As the deadline of May 25, 2018, for General Data Protection Regulation (GDPR) compliance looms near, together with steep penalties for non-compliance of up to 4 percent of total worldwide annual turnover, any organization working with sensitive data of European citizens needs to identify and address security gaps to ensure compliance.
This includes, but is not limited to, Health and Life Sciences (HLS) organizations based in Europe, as well as multi-national organizations that work with sensitive information of European citizens. In this article, we look at the top six security gaps in HLS organizations globally and in Europe, and the relevance of these gaps to GDPR.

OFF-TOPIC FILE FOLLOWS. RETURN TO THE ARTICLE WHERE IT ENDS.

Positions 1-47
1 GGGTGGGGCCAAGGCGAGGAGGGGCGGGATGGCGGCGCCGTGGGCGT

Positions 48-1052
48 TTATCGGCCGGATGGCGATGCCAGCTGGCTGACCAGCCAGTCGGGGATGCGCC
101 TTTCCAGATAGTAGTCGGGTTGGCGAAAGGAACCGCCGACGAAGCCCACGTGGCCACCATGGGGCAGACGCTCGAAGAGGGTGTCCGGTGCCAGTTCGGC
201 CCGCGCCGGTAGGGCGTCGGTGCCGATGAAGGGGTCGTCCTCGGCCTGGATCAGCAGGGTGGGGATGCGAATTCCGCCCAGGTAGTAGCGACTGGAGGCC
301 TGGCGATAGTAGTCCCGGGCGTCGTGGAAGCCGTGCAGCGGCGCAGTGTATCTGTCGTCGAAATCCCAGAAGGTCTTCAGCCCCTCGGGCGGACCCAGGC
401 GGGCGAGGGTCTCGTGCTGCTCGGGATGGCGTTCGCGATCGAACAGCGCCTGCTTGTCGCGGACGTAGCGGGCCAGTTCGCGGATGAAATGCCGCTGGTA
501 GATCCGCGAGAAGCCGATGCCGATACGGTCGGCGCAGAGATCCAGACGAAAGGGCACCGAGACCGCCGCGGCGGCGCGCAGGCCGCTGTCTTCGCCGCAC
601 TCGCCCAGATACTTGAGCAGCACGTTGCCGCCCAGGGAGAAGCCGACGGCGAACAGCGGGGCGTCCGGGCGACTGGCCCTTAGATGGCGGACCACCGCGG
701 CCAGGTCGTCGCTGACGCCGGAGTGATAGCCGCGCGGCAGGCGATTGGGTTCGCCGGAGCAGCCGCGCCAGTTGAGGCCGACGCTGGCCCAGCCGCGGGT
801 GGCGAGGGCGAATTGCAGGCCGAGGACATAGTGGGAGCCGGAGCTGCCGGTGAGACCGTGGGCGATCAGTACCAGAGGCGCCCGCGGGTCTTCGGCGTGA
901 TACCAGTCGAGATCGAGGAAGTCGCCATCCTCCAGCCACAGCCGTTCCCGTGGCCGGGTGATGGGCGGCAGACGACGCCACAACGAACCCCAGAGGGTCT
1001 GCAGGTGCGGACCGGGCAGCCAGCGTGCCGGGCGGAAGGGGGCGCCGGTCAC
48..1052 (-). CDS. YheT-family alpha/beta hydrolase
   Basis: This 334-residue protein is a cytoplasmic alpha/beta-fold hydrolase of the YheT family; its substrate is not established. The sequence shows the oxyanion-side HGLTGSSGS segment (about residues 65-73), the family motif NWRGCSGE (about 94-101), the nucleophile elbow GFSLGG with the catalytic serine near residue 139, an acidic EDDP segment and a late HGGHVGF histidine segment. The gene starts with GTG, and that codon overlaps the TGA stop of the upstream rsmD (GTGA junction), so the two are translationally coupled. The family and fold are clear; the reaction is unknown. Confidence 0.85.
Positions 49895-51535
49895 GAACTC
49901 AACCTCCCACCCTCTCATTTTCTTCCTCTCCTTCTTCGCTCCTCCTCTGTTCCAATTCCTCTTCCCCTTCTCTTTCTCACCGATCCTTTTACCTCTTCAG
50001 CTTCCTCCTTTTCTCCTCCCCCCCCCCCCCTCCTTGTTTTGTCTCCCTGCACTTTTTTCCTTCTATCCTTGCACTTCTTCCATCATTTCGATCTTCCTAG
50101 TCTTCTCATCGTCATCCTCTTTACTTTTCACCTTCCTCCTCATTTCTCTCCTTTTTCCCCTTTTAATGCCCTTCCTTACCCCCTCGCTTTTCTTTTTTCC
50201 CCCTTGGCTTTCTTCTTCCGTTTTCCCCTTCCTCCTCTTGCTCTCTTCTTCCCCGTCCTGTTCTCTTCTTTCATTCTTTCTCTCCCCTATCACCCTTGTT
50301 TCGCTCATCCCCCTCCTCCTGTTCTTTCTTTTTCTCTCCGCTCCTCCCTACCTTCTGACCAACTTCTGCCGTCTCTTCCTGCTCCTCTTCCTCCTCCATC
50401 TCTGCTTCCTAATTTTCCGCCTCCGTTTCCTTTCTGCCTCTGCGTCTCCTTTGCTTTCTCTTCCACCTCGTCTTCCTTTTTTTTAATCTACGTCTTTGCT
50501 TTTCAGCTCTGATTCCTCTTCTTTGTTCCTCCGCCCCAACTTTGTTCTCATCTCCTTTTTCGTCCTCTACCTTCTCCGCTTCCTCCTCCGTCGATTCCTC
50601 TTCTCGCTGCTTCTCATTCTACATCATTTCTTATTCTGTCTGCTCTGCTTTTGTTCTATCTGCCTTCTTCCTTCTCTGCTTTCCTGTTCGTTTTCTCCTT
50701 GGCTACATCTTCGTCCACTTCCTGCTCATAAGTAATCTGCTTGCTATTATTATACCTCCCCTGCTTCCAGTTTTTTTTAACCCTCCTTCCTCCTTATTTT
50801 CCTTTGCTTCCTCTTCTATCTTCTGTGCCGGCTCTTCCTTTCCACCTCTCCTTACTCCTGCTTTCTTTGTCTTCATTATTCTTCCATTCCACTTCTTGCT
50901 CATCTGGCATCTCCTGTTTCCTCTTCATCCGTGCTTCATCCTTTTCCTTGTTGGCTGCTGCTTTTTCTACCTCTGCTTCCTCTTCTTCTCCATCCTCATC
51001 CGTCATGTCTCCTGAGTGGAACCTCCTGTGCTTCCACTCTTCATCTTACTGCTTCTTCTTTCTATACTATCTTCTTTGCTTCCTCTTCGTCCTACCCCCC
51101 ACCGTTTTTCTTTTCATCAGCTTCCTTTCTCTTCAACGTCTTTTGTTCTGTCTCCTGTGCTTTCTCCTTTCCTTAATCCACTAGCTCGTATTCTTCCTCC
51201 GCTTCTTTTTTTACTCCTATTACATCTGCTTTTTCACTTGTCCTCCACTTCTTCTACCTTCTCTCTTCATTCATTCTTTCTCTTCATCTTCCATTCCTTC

The Intel Security Readiness Program (SRP) enables HLS organizations to benchmark their security against peers and the HLS industry, see if they are lagging in security, and if so specifically where (which security capabilities). HLS organizations in this program participate in a 1-hour, complimentary, confidential workshop and afterwards receive an encrypted report that benchmarks their security against the HLS industry and peers, and maps their security capabilities and gaps to GDPR, enabling those organizations to see quickly how their security compares, what gaps they have, and the relevance to GDPR. This enables them to prioritize and remediate gaps and achieve compliance ahead of the GDPR deadline. The SRP involves high-quality security benchmark data, acquired by trained security assessors, working with verified HLS security teams, and HLS organizations that participate are able to update their data at any time.